Cranky and Idler may sound like sneaky nicknames for your deadwood colleagues but in the hands of artist Clare Woods, they are shimmering takes on the River Thames.
“They’re both sailing terms,” she says. “Cranky’s a knot and an Idler is a fender that hangs over the side of the boat that doesn’t really do anything.”
But don’t look for hidden meanings beyond the obvious nautical link.
“I collect titles and I write these huge lists, I have thousands of titles. When you make a painting it becomes relevant. But nobody needs to know. They’re a good way in but nobody needs to know.”
Cranky is a scene of Blackfriars (“the bridge is almost like a space ship it’s got this futuristic but very old fashioned feel to it. It’s just quite magical.”) And Idler is the Isle of Dogs foreshore, site of the construction of Brunel’s SS Great Eastern.
“Industrial heritage is why the river is here. You look at medieval paintings and the river is full of merchant ships and you look at paintings from 1800s and it’s still very busy and that’s what’s left, those traces,” says the artist
The pieces, launched on the same day as Totally Thames festival on Monday, signals an expansion of TfL’s Art On The Underground programme. The posters will appear at river piers including Greenwich and on the Woolwich Ferry as part of the push for more river passengers.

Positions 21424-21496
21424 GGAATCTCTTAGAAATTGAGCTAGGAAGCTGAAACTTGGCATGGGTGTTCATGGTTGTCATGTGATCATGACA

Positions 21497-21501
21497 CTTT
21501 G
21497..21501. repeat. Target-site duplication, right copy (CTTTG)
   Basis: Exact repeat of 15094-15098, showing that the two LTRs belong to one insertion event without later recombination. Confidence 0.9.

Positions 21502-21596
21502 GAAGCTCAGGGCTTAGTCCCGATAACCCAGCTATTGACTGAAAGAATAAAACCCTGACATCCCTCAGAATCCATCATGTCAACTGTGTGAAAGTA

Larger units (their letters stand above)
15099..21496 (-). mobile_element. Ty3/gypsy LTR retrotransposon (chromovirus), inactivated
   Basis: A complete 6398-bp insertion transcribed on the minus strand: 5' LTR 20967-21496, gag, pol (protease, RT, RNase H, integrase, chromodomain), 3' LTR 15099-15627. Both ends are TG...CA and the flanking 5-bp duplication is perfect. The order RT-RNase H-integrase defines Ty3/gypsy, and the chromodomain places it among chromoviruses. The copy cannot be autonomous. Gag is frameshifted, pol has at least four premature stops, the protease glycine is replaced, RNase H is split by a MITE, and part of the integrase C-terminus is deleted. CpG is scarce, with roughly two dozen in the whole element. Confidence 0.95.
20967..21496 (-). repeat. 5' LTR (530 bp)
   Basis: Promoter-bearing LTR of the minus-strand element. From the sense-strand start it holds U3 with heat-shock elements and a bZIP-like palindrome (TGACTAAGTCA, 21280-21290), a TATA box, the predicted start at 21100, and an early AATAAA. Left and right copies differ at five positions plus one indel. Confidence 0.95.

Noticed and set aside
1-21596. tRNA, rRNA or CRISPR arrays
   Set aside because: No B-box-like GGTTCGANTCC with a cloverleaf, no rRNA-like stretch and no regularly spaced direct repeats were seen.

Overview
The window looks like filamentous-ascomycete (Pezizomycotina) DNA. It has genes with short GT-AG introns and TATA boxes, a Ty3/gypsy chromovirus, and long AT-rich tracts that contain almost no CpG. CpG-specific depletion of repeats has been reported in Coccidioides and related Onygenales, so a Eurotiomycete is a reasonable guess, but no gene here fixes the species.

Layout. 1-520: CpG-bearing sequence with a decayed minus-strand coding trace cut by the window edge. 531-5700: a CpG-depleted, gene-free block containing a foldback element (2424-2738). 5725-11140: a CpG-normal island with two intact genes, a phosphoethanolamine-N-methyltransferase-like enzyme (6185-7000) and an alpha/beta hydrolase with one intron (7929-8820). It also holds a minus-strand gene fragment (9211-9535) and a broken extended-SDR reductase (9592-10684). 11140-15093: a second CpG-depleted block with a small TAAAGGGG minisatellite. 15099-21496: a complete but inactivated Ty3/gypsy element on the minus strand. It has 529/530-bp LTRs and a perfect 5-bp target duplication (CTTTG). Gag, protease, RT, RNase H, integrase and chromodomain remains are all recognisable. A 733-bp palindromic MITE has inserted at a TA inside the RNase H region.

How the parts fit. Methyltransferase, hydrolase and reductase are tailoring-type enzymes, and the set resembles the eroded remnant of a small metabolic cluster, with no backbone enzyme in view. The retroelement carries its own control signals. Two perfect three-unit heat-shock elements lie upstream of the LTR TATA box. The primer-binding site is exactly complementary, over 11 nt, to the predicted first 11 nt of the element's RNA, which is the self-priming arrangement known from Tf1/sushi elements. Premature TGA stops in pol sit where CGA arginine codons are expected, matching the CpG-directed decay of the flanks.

Southampton-born Clare, who has permanent installations of her work at the Olympic Park, said: “I lived for 15 years in London and the river always felt like a spine that went though the city that was really unused so it’s exciting to help get more people on the river.”
River from the river
Explaining the genesis of her paintings, she said: “I started looking at historical images of the river, the Tate archive, the Transport Museum archive and how the river had been represented. 99% of the time the river is represented from the riverbank so I wanted to get a feel of the river about being on the river. I used to sail so it was very much about being on the water.”
The artist went out on a Port Of London Authority launch and took more than 400 photographs which she worked into six paintings. Each took up to six weeks.
“I’ve always been very interested in this layered history you get with London. On the river you can actually see that. You’ve got this huge tidal drop and you can see the history – you can see the Georgian steps, see the medieval posts.
“Where the architecture meets the water, that’s the starting point.
“I also wanted to work in watercolour – it just felt right for the subject and I work in oil a lot and it’s a lot harder, it’s more dense and solid and I wanted something more expressive. Something that, when it’s enlarged, you get a feel of the brushwork and the paper and the movement of the water and river.”